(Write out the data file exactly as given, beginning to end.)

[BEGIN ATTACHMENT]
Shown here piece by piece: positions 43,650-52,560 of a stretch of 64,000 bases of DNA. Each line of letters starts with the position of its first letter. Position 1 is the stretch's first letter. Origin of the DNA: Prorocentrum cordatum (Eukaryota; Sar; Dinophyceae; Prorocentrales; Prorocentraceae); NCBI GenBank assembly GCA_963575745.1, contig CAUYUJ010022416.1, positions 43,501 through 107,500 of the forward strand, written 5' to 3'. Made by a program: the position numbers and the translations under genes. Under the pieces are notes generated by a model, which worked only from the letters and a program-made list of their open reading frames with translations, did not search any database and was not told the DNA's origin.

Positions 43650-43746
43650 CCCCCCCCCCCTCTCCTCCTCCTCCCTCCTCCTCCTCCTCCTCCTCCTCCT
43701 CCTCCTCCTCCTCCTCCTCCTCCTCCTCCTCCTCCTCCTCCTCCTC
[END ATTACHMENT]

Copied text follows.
Shown here piece by piece: positions 43,650-52,560 of a stretch of 64,000 bases of DNA. Each line of letters starts with the position of its first letter. Position 1 is the stretch's first letter. Origin of the DNA: Prorocentrum cordatum (Eukaryota; Sar; Dinophyceae; Prorocentrales; Prorocentraceae); NCBI GenBank assembly GCA_963575745.1, contig CAUYUJ010022416.1, positions 43,501 through 107,500 of the forward strand, written 5' to 3'. Made by a program: the position numbers and the translations under genes. Under the pieces are notes generated by a model, which worked only from the letters and a program-made list of their open reading frames with translations, did not search any database and was not told the DNA's origin.

Positions 43650-43746
43650 CCCCCCCCCCCTCTCCTCCTCCTCCCTCCTCCTCCTCCTCCTCCTCCTCCT
43701 CCTCCTCCTCCTCCTCCTCCTCCTCCTCCTCCTCCTCCTCCTCCTC